Women are the most affected by adverse climate change impacts. Yet they have not had much say in the process. Can empowering women in the climate change negotiations process find solutions to the climate crisis? There is hope. Women just have to keep supporting and pushing women to raise their voices and share their dreams of a better planet. For now, Figueres is leading the way.

Christiana Figueres’s speech:

Your Excellency, Mr. Deputy Prime Minister,

Honourable Member of the European Parliament,

Distinguished Chair of the World Coal Association,

Ladies and Gentlemen,

I appreciate the opportunity to address the International Coal and Climate Summit in a frank and honest exchange on the transition to a low-emission economy.

Let me be clear from the outset that my joining you today is neither a tacit approval of coal use, nor a call for the immediate disappearance of coal. But I am here to say that coal must change rapidly and dramatically for everyone’s sake.

There are some who, deeply concerned about the devastating effects of climate change already felt by vulnerable populations around the world, are calling for the immediate shut down of all coal plants.

There are others who think that coal does not have to change at all, that we can continue to extract and burn as we have done in the past.

The first view does not take into account the immediate needs of nations looking to provide reliable energy to rapidly growing populations in pursuit of economic development and poverty eradication.

The second view does not take into account the immediate need for climate stability on this planet, necessary for the wellbeing of present and future generations.

Today I want to set out an alternative path that is admittedly not easy, but is undoubtedly necessary. That path must acknowledge the past, consider the present and chart a path towards an acceptable future for all. I join you today to discuss this path for two reasons.

First, the energy sector is an intrinsic component of a sustainable future.

And second, the coal industry must change and you are decision makers who have the knowledge and power to change the way the world uses coal.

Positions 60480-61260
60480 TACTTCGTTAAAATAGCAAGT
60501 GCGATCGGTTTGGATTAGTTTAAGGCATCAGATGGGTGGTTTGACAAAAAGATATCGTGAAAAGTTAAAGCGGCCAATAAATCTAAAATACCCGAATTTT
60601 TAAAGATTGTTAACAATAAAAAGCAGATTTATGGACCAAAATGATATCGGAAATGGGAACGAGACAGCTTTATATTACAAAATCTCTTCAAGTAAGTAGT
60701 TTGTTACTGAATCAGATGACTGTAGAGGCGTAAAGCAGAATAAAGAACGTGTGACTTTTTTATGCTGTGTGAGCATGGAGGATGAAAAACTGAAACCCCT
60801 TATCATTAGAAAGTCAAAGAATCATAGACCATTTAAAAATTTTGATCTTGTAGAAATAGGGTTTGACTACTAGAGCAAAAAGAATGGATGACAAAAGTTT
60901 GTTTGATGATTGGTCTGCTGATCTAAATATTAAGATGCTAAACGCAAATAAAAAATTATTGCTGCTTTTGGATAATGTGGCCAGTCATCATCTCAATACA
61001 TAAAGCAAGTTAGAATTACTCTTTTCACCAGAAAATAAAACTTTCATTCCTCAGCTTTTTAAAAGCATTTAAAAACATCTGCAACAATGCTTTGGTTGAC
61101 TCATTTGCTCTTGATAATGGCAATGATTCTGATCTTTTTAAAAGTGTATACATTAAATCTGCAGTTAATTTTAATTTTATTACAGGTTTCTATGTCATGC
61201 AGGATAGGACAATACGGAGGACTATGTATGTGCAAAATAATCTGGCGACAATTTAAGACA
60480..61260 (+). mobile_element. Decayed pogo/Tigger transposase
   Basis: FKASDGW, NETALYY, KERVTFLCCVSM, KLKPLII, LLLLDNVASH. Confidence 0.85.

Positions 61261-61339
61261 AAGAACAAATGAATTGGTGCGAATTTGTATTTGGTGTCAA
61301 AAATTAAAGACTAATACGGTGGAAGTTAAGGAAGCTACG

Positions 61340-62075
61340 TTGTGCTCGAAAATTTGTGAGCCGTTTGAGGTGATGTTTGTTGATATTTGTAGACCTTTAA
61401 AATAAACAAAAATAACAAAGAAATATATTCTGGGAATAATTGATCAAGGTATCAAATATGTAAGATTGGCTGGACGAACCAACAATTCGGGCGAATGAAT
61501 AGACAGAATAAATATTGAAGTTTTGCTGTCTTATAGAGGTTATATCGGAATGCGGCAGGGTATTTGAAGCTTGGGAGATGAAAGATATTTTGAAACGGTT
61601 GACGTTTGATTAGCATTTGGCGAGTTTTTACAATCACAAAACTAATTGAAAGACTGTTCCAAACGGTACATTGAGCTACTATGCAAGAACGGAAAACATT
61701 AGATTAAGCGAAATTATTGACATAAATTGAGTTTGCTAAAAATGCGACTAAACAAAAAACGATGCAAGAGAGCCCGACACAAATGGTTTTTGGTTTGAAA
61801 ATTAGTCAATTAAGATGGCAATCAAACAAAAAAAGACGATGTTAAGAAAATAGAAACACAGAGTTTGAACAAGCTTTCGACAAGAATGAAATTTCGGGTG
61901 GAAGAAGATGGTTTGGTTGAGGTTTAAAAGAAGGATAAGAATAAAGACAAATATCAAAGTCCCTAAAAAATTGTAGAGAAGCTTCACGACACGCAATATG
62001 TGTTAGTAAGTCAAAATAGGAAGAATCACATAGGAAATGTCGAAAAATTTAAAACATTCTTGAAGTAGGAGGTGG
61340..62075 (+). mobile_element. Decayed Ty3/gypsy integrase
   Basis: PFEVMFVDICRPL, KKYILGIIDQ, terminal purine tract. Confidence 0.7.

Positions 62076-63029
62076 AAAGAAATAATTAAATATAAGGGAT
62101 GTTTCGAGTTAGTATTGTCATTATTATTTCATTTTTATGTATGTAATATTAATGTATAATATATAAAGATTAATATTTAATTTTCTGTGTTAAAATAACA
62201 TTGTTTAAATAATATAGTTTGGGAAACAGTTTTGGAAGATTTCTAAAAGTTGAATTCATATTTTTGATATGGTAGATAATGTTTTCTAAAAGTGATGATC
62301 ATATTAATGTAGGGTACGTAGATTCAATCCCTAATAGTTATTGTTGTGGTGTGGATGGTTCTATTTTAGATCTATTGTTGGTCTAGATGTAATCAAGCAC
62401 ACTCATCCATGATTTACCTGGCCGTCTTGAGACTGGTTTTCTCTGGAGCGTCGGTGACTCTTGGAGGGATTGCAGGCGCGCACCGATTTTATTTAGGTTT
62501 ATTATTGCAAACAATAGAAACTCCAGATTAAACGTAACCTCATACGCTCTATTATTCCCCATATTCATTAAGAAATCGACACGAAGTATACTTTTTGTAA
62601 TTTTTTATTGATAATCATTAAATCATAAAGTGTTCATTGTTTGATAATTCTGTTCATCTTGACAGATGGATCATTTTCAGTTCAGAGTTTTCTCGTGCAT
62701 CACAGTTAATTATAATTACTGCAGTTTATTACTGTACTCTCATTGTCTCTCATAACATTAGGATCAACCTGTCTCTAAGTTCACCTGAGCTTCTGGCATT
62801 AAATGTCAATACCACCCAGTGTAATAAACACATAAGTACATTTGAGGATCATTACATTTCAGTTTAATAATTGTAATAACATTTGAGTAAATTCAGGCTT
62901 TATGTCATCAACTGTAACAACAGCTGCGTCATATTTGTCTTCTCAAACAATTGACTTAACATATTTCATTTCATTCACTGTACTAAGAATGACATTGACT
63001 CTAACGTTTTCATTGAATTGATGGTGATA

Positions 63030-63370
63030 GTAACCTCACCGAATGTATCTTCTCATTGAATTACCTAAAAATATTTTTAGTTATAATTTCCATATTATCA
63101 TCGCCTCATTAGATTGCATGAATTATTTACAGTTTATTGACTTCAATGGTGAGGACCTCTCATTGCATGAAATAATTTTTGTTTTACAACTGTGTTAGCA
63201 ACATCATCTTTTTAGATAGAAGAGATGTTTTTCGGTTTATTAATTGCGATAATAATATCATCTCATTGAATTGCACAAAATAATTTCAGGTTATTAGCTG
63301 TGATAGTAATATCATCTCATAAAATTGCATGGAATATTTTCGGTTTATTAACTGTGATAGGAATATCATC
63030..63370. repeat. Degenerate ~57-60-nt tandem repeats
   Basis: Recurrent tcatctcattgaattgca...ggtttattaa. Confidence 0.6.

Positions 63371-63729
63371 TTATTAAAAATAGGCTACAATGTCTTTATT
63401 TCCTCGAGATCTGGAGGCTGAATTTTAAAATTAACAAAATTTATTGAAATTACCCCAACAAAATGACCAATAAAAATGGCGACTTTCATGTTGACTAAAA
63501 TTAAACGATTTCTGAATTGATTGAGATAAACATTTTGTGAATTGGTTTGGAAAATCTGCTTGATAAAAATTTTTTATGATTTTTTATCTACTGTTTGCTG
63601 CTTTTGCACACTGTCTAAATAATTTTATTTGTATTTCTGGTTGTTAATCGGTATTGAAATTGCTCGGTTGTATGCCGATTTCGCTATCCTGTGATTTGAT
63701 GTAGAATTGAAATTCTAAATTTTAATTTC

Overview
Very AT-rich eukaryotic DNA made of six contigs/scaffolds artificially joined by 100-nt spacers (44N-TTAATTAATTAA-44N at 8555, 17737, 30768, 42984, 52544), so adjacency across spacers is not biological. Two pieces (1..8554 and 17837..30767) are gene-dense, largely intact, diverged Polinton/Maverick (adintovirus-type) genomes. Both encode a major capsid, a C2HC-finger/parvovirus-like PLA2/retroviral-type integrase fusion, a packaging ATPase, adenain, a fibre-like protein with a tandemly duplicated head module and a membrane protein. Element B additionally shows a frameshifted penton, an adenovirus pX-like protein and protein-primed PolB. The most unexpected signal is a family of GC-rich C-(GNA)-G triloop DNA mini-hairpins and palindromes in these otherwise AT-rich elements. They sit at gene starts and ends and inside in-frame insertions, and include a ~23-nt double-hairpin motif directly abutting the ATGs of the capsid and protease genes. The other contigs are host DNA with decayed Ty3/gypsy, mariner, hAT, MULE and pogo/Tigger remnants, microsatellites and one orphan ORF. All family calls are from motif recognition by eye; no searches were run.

The path forward begins in the past, recognizing that coal played a key role in the history of our economic development. From heating to transportation to the provision of electricity, coal has undoubtedly enabled much of our progress over the last 200 years.

Coal was at the heart of the developed world’s Industrial Revolution and brought affordable energy to the developing world. However, while society has benefitted from coal-fuelled development, we now know there is an unacceptably high cost to human and environmental health.

The science is clear. The IPCC Fifth Assessment Report outlines our predicament. We are at unprecedented GHG concentrations in the atmosphere; our carbon budget is half spent. If we continue to meet energy needs as we have in the past, we will overshoot the internationally agreed goal to limit warming to less than two degree Celsius.

AR5 is not science fiction, it is science fact.

AR5 is the overwhelming consensus of 200 lead authors synthesizing the work of 600 scientists who analysed 9000 peer-reviewed publications. AR5 is arguably the most rigorous scientific report ever written. And, the findings of the AR5 have been endorsed by 195 governments, including all of those in which you operate.

There is no doubt that the science is a clarion call for the rapid transformation of the coal industry. Just this morning, more than 25 leading climate and energy scientists from around the world released a clear statement about the need to radically rethink coal’s place in our energy mix.

Considering that coal energy loads the atmosphere with greenhouse gasses, competes for water and impacts public health, the call of science has already been answered by a wide gamut of stakeholders:

Students, faith-based organizations and citizens are asking their investment managers to divest from coal and other fossil fuels. Cities choked by air pollution are limiting the burning of coal.

Development banks have stopped funding unabated coal. Commercial financial institutions are analysing the implications of unburnable carbon for their investment strategies. Pricing of GHG emissions is on the rise, evidenced by trading markets coming online around the globe. And, international policy is moving us toward a global low-emission economy.